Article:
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Covid-19 What we now know

People who contract the virus present with a varying range of symptoms and WHO have now extended to list to include:

  • Fever (98% of people)

  • Fatigue (44% of people)

  • Sore throat

  • Shortness of breath

  • Dry cough (75% of people)

  • Pneumonia

  • Severe acute respiratory syndrome

  • Kidney failure

  • Loss of taste and smell

  • conjunctivitis seems to be a sign in otherwise asymptomatic children.

Most hospital admissions seem to happen around a week after symptoms have begun, meaning there is a time frame in which supporting your own immune response can prevent complications.

Understanding our immune systems: Our immune systems can be seen as 4 rings of protection;

The first layer is barrier defences like skin, stomach acid and gut bacteria and this is an instant response to infection and results in little or no symptoms.

The second layer is innate immunity with non-specific white blood cells, and inflammatory cells, this can take up to 4 hours to respond to infection and 20-60% of people will experience no symptoms as the immune system deals with the infection.

The next stage is fever and inflammation and the ability to produce this in short bursts is a good sign of a healthy immune system, this can take 4 hours to 4 days to kick into action and is often accompanied by aches, cough, nausea and fatigue, which is a sign the body is fighting the infection.

The final layer is adaptive and acquired immunity and where antibodies come into play, this is much more complex and if there is an overreaction of this level then organ damage and even failure can occur. This response takes days to weeks and kicks in if the previous layers haven’t dealt with the infection, this is where shortness of breath, more fever, and risk of pneumonia occurs, with a longer time to recover.

80% of people who have the virus will have mild or moderate symptoms and mostly engage the three outer defensive rings, to reduce the odds of being among the 8-15% who have a severe or critical infection addressing any pre-existing conditions with lifestyle, diet and sometimes supplements can really make a difference.

Patients requiring hospital care predominantly have pre-existing conditions, with high blood pressure the biggest risk, followed by diabetes, obesity, chronic kidney disease, COPD or asthma, liver cirrhosis and then cancer.

We now understand that the virus is not a respiratory virus in the traditional sense, but exerts an effect on certain receptors (ACE2) which are present in the lungs, but also heart, kidneys and fat cells which is why obesity is also a risk factor.

The virus seems to promote blood coagulation, and severe acute respiratory syndrome occurs as tiny blood clots form in the lungs preventing oxygen from circulating.

Therefore promoting and maintaining the health of your blood vessels to prevent vascular complications seems like a sensible strategy to adopt.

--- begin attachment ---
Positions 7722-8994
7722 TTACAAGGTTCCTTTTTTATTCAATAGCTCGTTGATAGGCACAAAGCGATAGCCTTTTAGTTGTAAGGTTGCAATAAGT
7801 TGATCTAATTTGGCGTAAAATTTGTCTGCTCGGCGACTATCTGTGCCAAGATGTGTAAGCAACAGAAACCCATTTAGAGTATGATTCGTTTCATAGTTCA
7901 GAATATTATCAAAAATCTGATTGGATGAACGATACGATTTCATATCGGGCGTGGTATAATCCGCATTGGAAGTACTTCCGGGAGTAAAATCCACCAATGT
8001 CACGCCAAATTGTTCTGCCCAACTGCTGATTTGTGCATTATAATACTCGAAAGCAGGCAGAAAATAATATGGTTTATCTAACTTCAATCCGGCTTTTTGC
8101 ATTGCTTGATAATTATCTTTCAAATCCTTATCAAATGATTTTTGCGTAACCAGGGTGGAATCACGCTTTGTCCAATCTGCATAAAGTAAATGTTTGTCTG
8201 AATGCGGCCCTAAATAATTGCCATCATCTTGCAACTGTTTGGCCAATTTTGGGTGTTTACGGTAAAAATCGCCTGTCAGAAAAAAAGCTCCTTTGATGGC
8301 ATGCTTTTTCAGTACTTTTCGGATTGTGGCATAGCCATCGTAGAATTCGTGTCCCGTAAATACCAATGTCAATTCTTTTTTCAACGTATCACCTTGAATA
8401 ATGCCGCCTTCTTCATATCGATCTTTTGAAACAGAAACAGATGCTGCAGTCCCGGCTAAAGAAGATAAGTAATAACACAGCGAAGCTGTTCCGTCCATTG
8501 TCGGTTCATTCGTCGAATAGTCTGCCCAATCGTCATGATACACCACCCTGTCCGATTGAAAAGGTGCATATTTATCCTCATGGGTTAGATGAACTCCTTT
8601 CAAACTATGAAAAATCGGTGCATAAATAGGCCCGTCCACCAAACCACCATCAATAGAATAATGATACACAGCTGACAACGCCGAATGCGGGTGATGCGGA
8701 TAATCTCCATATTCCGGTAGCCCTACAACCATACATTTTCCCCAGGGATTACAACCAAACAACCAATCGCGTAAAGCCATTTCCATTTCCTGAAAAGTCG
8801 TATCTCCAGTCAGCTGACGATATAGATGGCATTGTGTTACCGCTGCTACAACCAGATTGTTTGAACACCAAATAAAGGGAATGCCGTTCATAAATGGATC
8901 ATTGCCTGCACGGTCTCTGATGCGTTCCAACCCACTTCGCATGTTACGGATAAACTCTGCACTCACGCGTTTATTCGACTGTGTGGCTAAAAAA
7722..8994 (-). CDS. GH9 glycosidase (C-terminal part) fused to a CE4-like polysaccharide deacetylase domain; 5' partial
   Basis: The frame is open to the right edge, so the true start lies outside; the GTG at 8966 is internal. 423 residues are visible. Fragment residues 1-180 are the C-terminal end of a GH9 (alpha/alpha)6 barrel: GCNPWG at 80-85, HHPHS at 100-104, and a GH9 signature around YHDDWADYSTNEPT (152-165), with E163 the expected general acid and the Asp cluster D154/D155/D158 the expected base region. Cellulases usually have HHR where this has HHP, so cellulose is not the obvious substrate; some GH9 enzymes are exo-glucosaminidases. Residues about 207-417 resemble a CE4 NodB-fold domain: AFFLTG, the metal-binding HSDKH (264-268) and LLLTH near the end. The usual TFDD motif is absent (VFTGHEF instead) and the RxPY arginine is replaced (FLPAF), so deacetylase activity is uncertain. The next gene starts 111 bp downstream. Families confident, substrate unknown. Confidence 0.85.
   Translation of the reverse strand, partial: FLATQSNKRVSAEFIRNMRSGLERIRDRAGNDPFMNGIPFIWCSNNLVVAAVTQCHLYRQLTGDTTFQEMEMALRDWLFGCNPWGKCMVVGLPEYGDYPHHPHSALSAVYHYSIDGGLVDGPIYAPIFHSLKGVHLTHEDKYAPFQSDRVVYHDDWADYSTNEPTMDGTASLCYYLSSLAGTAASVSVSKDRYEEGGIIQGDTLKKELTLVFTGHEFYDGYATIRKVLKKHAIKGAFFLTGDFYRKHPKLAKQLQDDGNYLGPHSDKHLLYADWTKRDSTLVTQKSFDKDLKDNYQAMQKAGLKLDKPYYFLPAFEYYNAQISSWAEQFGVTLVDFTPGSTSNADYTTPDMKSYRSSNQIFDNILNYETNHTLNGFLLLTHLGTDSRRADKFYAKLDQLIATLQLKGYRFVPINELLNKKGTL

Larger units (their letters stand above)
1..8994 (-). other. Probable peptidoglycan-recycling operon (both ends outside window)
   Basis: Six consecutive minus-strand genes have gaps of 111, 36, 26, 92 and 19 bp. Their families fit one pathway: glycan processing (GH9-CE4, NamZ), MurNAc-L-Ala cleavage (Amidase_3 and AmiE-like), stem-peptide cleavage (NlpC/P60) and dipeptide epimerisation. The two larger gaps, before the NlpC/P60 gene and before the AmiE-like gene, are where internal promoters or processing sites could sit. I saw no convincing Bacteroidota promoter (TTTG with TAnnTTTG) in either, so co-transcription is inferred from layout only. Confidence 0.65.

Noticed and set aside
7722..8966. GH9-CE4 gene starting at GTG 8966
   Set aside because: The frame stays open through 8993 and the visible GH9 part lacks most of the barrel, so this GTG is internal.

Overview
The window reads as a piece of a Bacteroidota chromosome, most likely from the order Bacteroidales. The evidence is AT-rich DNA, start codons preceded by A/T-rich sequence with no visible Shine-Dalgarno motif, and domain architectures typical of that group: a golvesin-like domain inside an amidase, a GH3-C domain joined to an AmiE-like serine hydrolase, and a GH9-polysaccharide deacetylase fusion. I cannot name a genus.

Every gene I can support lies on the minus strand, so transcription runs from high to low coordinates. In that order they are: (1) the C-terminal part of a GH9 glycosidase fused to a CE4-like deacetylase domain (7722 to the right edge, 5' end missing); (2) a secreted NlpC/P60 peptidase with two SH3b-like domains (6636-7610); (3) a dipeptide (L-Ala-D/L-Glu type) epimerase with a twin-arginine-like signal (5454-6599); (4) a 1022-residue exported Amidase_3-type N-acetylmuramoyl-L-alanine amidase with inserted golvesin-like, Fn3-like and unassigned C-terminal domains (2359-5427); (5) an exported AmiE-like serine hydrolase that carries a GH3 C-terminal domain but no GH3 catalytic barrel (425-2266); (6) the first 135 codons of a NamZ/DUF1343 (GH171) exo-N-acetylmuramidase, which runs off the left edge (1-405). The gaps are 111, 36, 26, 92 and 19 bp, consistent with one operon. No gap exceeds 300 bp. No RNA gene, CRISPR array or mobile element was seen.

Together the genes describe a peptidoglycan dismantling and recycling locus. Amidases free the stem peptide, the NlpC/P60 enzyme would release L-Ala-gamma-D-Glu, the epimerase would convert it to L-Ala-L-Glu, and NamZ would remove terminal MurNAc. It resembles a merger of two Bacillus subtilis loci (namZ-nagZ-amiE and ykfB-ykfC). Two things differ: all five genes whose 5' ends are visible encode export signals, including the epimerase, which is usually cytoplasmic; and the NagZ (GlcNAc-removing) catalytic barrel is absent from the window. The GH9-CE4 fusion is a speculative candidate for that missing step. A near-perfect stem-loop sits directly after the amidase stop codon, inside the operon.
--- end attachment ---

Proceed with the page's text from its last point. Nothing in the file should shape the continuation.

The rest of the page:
How to support microcirculation through diet: Daily Sunshine or Vitamin D supplement Eat the rainbow Vegetables – especially greens, roots like beetroot, carrot, parsnip, and onions, garlic Fruits – especially coloured fruits, tomatoes, berries, red grapes Cereals and grains Nuts and seeds Include plenty of spices like turmeric, ginger and cinnamon which have been shown to have positive benefits for blood vessel health, even when combined with fatty foods. A number of these spices have also been shown to help reduce blood pressure. They also help gut immunity and microbiome defences. Eat berries daily 100g (1 cup full) Dark chocolate 70% or higher 20g a day Garlic 1-2 cloves a day (crush and leave to oxidise for 10 minutes) Beetroots – juice daily or take a supplement Green tea or hibiscus tea 2 or more cups a day

If you have high blood pressure include these additional steps: Increase fibre and include 30g (1 tablespoon) of freshly ground flaxseed (linseed) daily.

Reduce salt and increase potassium by eating one banana and or 2 sticks of celery daily (this can be juiced).

As well as supporting vascular health these steps also support your innate immunity (echinacea, elderberry, vitamin C) ensuring you can deal swiftly with this or any other cold or flu virus you may encounter. You could also consider eating plenty of mushrooms or taking a medicinal mushroom formula. The beta glucans in mushrooms may be able to “train” the innate immune response to deal with the viral infection quickly and effectively before it becomes severe. There are many supplements that can be taken to target specific symptoms and aid recovery, and also support you with the stress and anxiety the pandemic has brought with it. If you have any questions and would like additional or more specific support for Covid-19 or any other concerns please email me to book a session.


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